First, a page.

Yves Ternon: French historian says removing anti-revisionist laws is arrogant
French historian and genocide specialist Yves Ternon tells the European Jewish Press why over 400 historians are demanding the removal of anti-revisionist laws.
EJP: Over 400 historians have signed a petition demanding the removal of four “historical laws”. One of these texts, voted on February 2005, includes a controversial article on the “positive aspect of colonialism”, but the other three prohibit genocide denial and discrimination. Why would historians want these anti-revisionist laws to disappear?
Yves Ternon (YT): They are putting together three essential laws and a fourth one which is completely incoherent. I think their initiative is wrong and that’s why I’ve signed a second petition denouncing it. Before I explain their motives let’s go over the laws we’re talking about.
The most recent law of the three is the Taubira law* on slavery. It asks school teachers to mention the slave trade in their programmes. However, the law only asks them to teach about slavery after the 15th century, even though it existed before that period. I think this limitation in time is neither justified nor normal. There shouldn’t be a distinction in periods. All of the slavery phenomenon ought to be studied.
The second law concerns the Armenian genocide. It simply says that France recognises the genocide. The law involves no sanctions against revisionists.
Finally, the Gayssot law prohibits discrimination and revisionism. It can lead to sanctions. Genocide denial can also be penalised by a prior legislation, article 1882 from the Penal code, which sanctions those who offend victims.
All three laws are essential. There is no reason to examine their removal.
The fourth law, from February 2005, is very different. It asks teachers to talk about the “positive aspect” of colonialism. I think this law makes no sense and is incoherent. It does not justify the removal of the three other laws.
EJP: Why do you think these respected historians made their request?
YT: They consider that only they are entitled to give their opinion on history. There is arrogance on the behalf of university professors who consider they belong to a different cast and that politicians and legislators can’t express themselves on these matters. They claim that these laws are interfering with their research, but that’s wrong. No historian has ever been penalised by these three laws. No historian has ever been threatened in his research work.
Some historians are just settling scores with legislators who dared to intervene in the past on historic issues. They have been marked by the Bernard Lewis affair.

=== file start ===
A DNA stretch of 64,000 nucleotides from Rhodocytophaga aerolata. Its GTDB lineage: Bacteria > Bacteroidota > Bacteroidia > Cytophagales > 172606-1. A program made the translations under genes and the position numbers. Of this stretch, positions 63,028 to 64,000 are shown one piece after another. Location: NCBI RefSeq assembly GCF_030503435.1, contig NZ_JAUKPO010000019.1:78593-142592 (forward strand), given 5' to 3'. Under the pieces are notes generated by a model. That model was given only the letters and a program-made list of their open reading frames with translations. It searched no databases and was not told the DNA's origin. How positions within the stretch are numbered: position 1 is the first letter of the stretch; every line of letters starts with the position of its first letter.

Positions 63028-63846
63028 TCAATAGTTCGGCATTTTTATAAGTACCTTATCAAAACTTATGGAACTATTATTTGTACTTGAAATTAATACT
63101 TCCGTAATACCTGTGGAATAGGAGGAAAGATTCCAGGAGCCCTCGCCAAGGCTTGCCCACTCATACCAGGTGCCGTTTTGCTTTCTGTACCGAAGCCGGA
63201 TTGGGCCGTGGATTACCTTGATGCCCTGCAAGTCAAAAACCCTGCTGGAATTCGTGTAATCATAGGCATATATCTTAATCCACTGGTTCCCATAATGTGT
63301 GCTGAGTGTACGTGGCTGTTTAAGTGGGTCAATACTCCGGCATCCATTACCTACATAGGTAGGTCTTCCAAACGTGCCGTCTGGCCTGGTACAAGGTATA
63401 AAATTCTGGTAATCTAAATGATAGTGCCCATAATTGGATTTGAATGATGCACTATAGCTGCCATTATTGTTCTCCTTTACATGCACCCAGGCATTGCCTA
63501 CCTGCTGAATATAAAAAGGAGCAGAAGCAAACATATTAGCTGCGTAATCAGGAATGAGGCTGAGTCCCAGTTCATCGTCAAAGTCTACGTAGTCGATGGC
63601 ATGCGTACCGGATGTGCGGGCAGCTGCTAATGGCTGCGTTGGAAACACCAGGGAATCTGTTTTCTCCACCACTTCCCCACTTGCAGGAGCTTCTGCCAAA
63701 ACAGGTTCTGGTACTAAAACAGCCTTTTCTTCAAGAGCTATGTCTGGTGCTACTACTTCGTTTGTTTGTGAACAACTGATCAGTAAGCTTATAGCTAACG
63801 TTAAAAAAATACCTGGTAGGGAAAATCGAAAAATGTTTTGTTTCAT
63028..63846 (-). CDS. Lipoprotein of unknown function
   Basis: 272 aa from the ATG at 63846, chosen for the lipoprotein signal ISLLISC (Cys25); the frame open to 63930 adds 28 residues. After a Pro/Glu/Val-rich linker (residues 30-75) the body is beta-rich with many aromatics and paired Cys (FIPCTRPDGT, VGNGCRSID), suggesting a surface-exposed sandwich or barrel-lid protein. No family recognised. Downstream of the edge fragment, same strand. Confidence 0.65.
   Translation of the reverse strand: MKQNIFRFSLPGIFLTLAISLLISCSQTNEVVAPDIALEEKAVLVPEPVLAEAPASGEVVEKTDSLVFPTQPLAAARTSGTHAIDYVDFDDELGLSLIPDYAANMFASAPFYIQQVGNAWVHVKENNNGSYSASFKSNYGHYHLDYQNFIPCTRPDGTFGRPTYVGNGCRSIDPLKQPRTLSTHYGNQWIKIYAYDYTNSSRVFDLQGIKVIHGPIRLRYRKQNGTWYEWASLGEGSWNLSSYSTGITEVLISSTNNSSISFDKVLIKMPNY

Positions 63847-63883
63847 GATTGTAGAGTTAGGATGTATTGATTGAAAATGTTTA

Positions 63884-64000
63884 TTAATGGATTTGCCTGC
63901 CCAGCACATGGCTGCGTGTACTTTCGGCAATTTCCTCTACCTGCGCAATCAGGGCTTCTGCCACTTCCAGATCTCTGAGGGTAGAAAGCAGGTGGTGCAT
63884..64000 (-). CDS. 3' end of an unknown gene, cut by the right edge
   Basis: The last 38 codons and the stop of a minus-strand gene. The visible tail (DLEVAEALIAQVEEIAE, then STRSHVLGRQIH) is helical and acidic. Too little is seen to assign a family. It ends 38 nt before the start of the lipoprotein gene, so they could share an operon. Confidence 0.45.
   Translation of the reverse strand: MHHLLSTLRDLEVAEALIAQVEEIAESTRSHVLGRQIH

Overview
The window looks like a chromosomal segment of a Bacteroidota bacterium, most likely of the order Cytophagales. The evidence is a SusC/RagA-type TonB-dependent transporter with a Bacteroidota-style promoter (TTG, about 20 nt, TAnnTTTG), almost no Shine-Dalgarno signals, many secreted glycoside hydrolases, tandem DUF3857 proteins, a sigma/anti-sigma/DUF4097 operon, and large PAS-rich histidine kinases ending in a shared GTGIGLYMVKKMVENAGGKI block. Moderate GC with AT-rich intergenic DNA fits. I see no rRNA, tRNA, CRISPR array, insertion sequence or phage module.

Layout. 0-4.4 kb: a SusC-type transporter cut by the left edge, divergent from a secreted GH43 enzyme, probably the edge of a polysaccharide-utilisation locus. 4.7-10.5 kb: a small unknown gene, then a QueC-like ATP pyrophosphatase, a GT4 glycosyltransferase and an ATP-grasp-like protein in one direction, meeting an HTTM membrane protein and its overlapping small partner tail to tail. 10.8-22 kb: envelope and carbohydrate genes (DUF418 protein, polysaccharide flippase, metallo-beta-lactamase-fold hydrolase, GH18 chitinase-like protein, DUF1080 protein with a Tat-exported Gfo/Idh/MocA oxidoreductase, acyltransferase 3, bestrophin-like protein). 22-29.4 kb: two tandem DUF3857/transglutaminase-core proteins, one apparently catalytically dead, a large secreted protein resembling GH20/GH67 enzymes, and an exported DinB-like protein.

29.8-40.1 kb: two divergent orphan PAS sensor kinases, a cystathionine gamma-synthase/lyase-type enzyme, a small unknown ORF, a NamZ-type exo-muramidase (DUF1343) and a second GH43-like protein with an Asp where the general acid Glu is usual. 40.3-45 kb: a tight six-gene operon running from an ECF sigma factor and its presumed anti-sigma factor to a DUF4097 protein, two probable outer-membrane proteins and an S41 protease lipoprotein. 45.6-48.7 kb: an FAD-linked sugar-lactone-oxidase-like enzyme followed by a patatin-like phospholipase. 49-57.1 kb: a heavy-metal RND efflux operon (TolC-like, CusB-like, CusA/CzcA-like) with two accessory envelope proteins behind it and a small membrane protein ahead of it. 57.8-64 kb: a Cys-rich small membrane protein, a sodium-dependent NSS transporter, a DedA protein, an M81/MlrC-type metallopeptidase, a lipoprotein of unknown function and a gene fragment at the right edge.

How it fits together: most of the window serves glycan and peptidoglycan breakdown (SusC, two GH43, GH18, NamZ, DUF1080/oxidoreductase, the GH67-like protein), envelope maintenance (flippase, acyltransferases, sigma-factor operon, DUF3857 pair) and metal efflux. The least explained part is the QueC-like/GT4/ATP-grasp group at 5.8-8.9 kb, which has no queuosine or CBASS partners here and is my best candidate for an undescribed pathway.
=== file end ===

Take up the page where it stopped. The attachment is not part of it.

Mr. Lewis was condemned by a civil court because he denied the murder of Armenians was a genocide. The penal code article that sanctions those who offend victims made it possible to condemn him.
EJP: If prior laws enable to penalise revisionists, what is the use of the three laws that you are defending?
YT: They are useful and have a great significance for various communities. The Gayssot law against revisionism and racist acts was voted in 1990 after the Jewish cemetery of Carpentras was vandalised. The law made it easier to penalise the perpetrators of racist acts and revisionists.
The law recognising the Armenian genocide is a part of a wider initiative launched by the Armenian community across the world. Its aim is to fight Turkish revisionism. The Taubira law was essential for the Caribbean community who insisted on the importance of teaching about slavery in school…
EJP: This protest is getting public attention, but is it really an important movement?
YT: Yes, this movement is very significant among historians. The 19 historians who launched the petition represent hundreds of others. But others disagree. The second petition which denounces the first was approved by historians who specialise in genocide studies.
There is a friction between those who do research on crimes against humanity and other historians. Genocide studies are profoundly affected by revisionism, which can be considered as a virus in research on mass crimes. It should be considered as a legal offence.
EJP: Will this protest made by prestigious historians have an effect on the current legislation?
YT: I don’t think so. This protest won’t get the results it’s seeking. Maybe the laws will be reformulated but they won’t be annulled. These texts are not well formulated and can be improved. But they won’t disappear. Their main quality is their mere existence. I don’t think the legislators will fold to the historians’ demands. They failed to do so in previous cases. They only obtained criticism.
EJP: On the one hand there are those who say these laws are excessive and on the other there are some controversial, some say anti-Semitic, figures like the comic Dieudonne that accuse France of over-commemorating the Holocaust. Do you think that numerous commemorations encourage anti-Semitism in certain communities?
YT: You could always imagine such schemes. But if you consider the Armenian community there is absolutely no such reaction. On the contrary, the Armenian and the Jewish communities see eye to eye in the memorial policies. The same thing can be said about the Rwandan community that is very close to the two others. There is no hostility between the three communities.
We have seen more recently exaggerations and exuberance that resulted from comparisons between the Shoah and much older events such as the massacres in the region of Vendee, or Napoleon’s crimes, mainly slavery. There is a certain unease that must be addressed and explained. You can’t deny that such excessive ideas can lead to anti-Semitism.
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